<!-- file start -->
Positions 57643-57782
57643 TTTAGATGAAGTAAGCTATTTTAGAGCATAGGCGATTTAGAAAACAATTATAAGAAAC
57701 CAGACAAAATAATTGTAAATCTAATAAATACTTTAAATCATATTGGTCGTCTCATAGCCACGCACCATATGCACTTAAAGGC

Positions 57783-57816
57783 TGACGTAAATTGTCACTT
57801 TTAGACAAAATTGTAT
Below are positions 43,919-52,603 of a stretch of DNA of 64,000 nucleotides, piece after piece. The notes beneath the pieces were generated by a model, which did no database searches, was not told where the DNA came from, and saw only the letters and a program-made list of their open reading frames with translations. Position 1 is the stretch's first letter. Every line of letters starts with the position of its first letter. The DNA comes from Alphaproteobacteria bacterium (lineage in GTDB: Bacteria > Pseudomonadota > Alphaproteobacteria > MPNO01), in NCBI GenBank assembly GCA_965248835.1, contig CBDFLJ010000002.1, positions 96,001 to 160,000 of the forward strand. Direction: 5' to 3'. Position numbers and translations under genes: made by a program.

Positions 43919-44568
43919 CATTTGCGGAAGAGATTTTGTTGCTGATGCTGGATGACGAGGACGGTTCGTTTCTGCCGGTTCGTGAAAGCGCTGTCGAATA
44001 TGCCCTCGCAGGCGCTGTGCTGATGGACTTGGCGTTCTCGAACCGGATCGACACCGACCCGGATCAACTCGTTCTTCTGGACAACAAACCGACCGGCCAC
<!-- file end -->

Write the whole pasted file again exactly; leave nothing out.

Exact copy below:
Positions 57643-57782
57643 TTTAGATGAAGTAAGCTATTTTAGAGCATAGGCGATTTAGAAAACAATTATAAGAAAC
57701 CAGACAAAATAATTGTAAATCTAATAAATACTTTAAATCATATTGGTCGTCTCATAGCCACGCACCATATGCACTTAAAGGC

Positions 57783-57816
57783 TGACGTAAATTGTCACTT
57801 TTAGACAAAATTGTAT
Below are positions 43,919-52,603 of a stretch of DNA of 64,000 nucleotides, piece after piece. The notes beneath the pieces were generated by a model, which did no database searches, was not told where the DNA came from, and saw only the letters and a program-made list of their open reading frames with translations. Position 1 is the stretch's first letter. Every line of letters starts with the position of its first letter. The DNA comes from Alphaproteobacteria bacterium (lineage in GTDB: Bacteria > Pseudomonadota > Alphaproteobacteria > MPNO01), in NCBI GenBank assembly GCA_965248835.1, contig CBDFLJ010000002.1, positions 96,001 to 160,000 of the forward strand. Direction: 5' to 3'. Position numbers and translations under genes: made by a program.

Positions 43919-44568
43919 CATTTGCGGAAGAGATTTTGTTGCTGATGCTGGATGACGAGGACGGTTCGTTTCTGCCGGTTCGTGAAAGCGCTGTCGAATA
44001 TGCCCTCGCAGGCGCTGTGCTGATGGACTTGGCGTTCTCGAACCGGATCGACACCGACCCGGATCAACTCGTTCTTCTGGACAACAAACCGACCGGCCAC